Tuesday, 16 March 2010

First Forage of the Season

When I saw that Riverford were selling their Wild Garlic I thought it was about time to drag Stephen to my favorite patch to see if the young leaves were in. Not quite up to last Aprils lushness yet but a few plants were ready for the harvest.

As the plants are young it is important to be extra careful. One or two leaves from each plant quickly adds up to a nice amount but without doing irreparable damage. It's important to be a responsible picker - trying to keep to paths, not talking an entire plant - both for the local environment and for the forager who hopes for a continuous supply.

I also helped myself to some of the young nettle tips we found. Returning form Cockington Supermarket I cooked up a simple, classic tea of pasta with wild garlic pesto (recipe on link above) I'm also going to try a recipe I have for nettle pesto once I'm feeling brave enough to get stung again.

See also: weekly crocus picture from the purple tub.

Post submitted to: Grow Your Own #40


  1. I saw somewhere where you pinch the nettle leaves from the bottom, you won't get stung.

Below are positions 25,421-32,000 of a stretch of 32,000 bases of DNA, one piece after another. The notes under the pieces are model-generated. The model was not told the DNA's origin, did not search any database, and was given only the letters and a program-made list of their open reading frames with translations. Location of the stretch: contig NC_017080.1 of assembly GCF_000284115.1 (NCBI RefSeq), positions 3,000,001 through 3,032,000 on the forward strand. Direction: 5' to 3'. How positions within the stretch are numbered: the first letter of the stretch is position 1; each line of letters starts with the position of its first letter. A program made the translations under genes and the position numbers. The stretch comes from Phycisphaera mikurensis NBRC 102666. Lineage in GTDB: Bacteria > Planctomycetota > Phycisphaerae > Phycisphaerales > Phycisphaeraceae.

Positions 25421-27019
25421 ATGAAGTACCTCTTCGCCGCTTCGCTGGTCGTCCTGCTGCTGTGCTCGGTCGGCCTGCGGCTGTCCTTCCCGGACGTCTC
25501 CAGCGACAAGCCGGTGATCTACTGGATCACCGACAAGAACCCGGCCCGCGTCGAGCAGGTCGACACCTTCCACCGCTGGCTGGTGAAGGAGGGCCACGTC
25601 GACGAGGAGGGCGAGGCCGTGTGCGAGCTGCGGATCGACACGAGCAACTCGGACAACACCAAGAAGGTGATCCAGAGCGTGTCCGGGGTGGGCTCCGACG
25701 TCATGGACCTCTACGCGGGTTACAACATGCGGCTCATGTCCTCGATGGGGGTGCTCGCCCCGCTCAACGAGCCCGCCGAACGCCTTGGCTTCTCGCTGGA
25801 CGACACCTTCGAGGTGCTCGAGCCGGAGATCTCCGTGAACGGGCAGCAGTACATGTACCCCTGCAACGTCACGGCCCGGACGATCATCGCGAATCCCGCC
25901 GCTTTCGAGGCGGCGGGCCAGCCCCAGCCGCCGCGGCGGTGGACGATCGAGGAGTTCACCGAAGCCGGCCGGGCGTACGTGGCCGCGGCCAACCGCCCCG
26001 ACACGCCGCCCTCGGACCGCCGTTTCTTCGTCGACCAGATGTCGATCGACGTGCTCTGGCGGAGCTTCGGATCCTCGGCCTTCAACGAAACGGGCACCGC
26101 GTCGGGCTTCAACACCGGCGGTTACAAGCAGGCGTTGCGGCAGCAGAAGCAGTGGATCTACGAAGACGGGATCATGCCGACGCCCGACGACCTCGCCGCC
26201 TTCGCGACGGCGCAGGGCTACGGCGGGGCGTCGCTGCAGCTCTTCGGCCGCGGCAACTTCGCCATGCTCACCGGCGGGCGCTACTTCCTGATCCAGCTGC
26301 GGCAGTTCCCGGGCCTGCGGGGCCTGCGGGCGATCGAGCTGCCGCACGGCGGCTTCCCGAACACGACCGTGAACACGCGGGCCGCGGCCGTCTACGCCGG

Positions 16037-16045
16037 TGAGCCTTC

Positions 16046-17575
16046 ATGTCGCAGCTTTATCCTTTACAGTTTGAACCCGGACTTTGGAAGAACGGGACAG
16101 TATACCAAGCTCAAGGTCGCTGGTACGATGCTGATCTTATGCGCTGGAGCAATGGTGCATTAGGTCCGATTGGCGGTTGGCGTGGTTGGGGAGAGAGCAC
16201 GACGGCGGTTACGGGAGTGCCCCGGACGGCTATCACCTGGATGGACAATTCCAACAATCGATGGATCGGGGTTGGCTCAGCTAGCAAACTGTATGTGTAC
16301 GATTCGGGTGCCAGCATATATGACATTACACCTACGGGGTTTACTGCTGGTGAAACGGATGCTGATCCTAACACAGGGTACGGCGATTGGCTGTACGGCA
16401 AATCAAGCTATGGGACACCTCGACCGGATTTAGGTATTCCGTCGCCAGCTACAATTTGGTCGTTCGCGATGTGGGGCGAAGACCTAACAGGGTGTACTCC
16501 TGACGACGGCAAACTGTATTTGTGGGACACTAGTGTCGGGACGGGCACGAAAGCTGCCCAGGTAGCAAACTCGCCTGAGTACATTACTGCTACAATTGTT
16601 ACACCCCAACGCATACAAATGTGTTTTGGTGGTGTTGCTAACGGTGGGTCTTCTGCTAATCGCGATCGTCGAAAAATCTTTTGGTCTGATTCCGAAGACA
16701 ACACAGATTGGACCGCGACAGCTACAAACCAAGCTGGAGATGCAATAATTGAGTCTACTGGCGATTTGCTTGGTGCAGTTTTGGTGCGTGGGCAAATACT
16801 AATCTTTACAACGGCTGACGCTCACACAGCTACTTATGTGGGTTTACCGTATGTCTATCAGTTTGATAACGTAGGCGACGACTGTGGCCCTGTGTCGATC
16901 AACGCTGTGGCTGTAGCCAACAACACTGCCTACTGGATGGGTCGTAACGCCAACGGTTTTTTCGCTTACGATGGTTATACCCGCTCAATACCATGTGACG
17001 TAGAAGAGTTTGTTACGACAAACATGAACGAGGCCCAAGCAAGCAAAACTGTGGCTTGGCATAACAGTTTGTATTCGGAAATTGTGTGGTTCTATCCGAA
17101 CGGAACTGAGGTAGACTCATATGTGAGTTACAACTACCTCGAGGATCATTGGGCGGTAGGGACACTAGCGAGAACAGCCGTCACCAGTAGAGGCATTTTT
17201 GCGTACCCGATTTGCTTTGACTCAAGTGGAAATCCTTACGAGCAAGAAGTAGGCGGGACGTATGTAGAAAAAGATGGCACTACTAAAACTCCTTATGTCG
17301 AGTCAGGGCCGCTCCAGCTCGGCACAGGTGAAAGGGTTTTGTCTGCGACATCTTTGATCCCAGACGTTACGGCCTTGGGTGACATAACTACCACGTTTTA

Since you're using foraged greens, come share your dish in our Grow Your Own roundup this month! Full details at


  2. I saw somewhere where you pinch the nettle leaves from the bottom, you won't get stung.

    Oh I wish. I've also herd

    'The stems don't sting you' They can and do.

    'The top leaves don't sting you' they do, and it hurts.

    'If you turn a bag inside out and collect them through that'... you will be stung through that!

    At the moment I wear gardening gloves to collect them but they aren't above stinging me through the glove or bashing me on the leg and stinging me through my trousers.

    Or perhaps it's just because I'm exceptionally clumsy. Anyway... Luckily cooked nettles really are fine